If so, this would be a great thing for space travel–which I am also very interested in.

Thanks for your patience,

Peggy

This process would produce methanol. Direct methanol batteries are just hitting the market. They are claiming superiority over lithium-ion batteries in use right now.

Supposedly, carbon dioxide is a problem for the earth. Too much carbon dioxide and sunlight gets trapped in a greenhouse effect on earth instead of being reradiated out into space. The rain forests in South America and elsewhere, are being cut down for farming, raising cattle and other reasons, so there is less plant life to absorb carbon dioxide. This artificial photosyntehesis would help.

Using satellites and other methods, it should be possible to monitor actual carbon dioxide levels in the atmosphere, preventing overuse by devices like this. If, in fact, there is too much CO2 then this device would help.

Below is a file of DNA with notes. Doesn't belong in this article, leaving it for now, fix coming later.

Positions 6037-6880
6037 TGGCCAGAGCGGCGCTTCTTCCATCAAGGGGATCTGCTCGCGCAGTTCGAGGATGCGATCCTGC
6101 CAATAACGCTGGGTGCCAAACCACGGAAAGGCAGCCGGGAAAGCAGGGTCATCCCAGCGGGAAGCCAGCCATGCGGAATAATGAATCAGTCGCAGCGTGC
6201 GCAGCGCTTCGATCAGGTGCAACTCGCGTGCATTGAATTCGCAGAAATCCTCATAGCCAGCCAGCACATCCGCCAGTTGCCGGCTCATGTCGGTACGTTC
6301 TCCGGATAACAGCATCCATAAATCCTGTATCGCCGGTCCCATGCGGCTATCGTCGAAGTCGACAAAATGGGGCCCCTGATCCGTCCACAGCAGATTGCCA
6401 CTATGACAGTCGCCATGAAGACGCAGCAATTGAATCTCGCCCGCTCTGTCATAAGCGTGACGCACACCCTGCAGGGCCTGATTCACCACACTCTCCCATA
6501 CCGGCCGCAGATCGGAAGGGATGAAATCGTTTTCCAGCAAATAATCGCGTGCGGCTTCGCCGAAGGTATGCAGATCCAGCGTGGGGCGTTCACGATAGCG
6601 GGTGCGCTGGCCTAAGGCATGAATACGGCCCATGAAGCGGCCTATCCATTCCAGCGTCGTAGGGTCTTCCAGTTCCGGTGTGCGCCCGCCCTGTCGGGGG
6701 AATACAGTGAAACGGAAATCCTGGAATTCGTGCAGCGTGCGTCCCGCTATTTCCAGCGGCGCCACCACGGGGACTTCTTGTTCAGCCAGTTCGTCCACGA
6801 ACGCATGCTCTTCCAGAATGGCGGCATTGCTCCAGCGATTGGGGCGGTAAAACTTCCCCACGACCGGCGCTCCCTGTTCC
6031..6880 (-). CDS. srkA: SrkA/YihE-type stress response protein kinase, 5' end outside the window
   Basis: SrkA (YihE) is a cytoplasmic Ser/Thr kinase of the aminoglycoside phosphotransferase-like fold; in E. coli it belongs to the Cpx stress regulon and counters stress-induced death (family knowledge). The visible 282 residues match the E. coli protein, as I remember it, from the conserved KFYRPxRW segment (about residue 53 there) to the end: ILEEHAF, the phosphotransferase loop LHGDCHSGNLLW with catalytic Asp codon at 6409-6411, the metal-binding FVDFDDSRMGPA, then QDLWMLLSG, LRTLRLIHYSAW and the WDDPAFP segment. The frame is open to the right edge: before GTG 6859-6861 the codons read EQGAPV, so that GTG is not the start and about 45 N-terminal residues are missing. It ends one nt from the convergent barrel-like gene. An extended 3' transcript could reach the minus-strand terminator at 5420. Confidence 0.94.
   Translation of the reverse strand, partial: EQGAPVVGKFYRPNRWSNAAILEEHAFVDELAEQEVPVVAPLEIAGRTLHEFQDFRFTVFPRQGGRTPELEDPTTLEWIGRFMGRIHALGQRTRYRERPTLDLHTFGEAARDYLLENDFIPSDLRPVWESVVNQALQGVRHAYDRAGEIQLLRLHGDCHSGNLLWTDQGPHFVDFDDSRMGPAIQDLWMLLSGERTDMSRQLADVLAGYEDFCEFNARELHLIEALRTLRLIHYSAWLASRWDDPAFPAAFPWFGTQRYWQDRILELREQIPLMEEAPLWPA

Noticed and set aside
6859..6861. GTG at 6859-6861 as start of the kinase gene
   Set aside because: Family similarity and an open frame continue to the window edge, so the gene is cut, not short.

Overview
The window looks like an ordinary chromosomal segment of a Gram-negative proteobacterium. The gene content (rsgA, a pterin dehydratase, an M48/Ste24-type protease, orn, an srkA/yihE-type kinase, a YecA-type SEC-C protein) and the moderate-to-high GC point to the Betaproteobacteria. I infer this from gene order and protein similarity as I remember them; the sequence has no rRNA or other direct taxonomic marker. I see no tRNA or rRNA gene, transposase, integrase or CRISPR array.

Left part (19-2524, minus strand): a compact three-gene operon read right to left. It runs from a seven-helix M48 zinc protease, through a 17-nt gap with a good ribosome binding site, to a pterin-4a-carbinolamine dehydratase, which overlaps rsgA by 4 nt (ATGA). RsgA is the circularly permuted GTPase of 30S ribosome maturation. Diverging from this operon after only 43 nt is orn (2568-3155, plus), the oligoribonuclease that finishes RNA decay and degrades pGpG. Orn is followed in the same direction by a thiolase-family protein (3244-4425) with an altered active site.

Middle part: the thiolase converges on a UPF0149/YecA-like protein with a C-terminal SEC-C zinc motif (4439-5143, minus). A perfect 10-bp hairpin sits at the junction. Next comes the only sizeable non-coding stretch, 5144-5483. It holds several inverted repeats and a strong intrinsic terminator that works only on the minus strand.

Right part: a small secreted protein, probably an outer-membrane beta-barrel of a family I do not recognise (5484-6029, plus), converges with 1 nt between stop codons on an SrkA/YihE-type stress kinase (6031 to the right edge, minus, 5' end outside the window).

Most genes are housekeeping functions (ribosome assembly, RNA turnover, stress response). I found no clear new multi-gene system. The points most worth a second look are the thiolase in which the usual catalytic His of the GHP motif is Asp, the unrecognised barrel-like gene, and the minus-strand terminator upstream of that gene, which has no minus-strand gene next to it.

Peace,
Ed

What type of applications are these methanol batteries used for at this time?

This is the first time I have heard of them, but that is only my lack of study on the subject. Lithium batteries I am familiar with, as I use a few myself.

Is the methanol the liquid fuel the article was speaking of?

Can the methanol be made into a solid fuel? I’m thinking of the interior of batteries, such as the standard 9 volt, not the automobile type. One of the hazards of old radars were the capacitors. They were filled with an oil containing PVCs, making them a cancer risk when opened. Would this methanol pose the same type of hazard?

Peggy the Cat (but hopefully not Schrodinger’s cat!)

Here is the Sony device:

sonyinsider.com/2009/03/11/sony-shows-off-direct-methanol-fuel-cell-battery-usb-charging-station/comment-page-1/

Peace,
Ed